One of my readers/viewers(Scott Fautley) had a chance to attend the recent “The Photography Show” in Birmingham England and shared some thoughts and photos. Yes – it is just called “The Photography Show”
I had the pleasure of visiting the Birmingham NEC for the UK Photography show – courtesy of my Girlfriend’s stepdad who is a professional Food, Drink and Product Photographer (His work is at http://www.stevepaynephotography.co.uk/)
Scott Writes –
I had never attended this kind of show before, but knew I’d be able to land my hands on some new gear and test out some bits.
We got there about 11am, the NEC is enormous and several other conventions etc were going on at the time, since this was the opening day and usually a day for the consumers, I was expecting it to be busy and of course it was – but not too bad.
The first thing we came into was the Canon stand – I say stand, the area was enormous and absolutely packed – we decided to come back later.
The next stand was the Zeiss. I have seen a 55mm 1.4 Zeiss Otus before, however that was Matt Granger’s and his is Nikon mount – the guys as Zeiss were really friendly and let me take a look at both the 55 and new 85 Otus.
The great thing about these shows is they let you try out all of their gear!
I snapped off a few shots on the Zeiss 85mm at F2.8 and F1.4 – it is so sharp, but incredibly difficult to get perfect focus at 1.4 because of the tiny depth of field and manual focus only. I took a series of shots and checked the focus peaking on magic lantern to ensure I’d got one, but it took me about 5 shots! They were doing a show special price, £3,000 down from £3,300 – probably not for me hey…
I moved onto the Tamron stand, which surprisingly wasn’t too large.
Their distribution manager said their demand has really stepped up since the new 24-70 and 70-200 VC lenses were released.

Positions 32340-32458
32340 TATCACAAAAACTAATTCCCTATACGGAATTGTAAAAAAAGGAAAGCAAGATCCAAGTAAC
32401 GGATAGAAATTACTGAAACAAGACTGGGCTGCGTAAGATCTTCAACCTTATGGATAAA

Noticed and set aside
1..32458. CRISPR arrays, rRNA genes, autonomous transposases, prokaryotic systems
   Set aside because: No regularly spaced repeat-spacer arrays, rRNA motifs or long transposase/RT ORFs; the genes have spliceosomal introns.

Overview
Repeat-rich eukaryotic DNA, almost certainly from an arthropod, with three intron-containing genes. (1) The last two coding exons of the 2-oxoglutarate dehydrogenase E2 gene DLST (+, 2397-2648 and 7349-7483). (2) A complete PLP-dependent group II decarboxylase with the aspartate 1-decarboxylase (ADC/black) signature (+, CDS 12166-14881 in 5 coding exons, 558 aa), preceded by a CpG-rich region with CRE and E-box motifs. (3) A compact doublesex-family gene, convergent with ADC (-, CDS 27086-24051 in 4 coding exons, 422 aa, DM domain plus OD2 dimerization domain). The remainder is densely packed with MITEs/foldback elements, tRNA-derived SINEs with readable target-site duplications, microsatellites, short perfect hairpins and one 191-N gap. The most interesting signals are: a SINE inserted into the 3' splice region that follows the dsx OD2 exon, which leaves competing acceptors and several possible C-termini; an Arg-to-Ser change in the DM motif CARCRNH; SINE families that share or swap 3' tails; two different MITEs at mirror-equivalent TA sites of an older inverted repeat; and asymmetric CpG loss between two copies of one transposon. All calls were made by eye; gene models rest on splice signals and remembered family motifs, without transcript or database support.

They had the new 15-30mm F2.8 VC. I’m not sure if this was a finished version or the pre-production model. It’s nice and sharp however when you have a lens this wide, you need to consider your metering setting as evaluative threw my exposure way off, nearly 2 stops in fact. It’s very similar in size and weight to the 24-70 VC and is very nice indeed but has a very large bulbous front element so won’t accept a lot of filters – 15mm is incredibly wide on a full frame camera.
Not quite as wide as my next stand – Samyang. In the UK the same firm distribute Samyang and Tamron, Samyang said that film-makers are really using their lenses a lot since they are optically superb, and the newly designed Cine range has focus rings purposely made for pulling focus. I tried out the 12mm 2.8 Fisheye which has 180 degree field of view, I could see my own finger when focusing! Focus on these requires some getting used to but when you’ve got it, again they are really sharp glass. The 14mm 2.8 has a similarly wide field of view but far less distortion. You have to click your aperture on these lenses old school so you don’t actually know what your F-stop was after the event, but they meter just fine.
After a bit more of a wander I stumbled across Lytro.
Lytro were probably the best chat I had at the entire event. If you don’t know much about them – in short, they have a camera that you change the depth of field in post, it’s an odd concept but one that could prove hugely useful. Currently it’s held back by relatively low resolution and a small sensor. The ergonomics are great, although I did suggest they added an EVF or at least have the option of one to appeal to a larger market. They said they have the technology to manipulate depth of field in video – that would be quite something. Note from Toby: I have heard Lyrto is mostly abandoning the photo market and concentrating efforts on video with emphasis on virtual reality – It all still feels like a gimmick but I am sure this technology will be incorporated into cameras – just not sure how far in the future.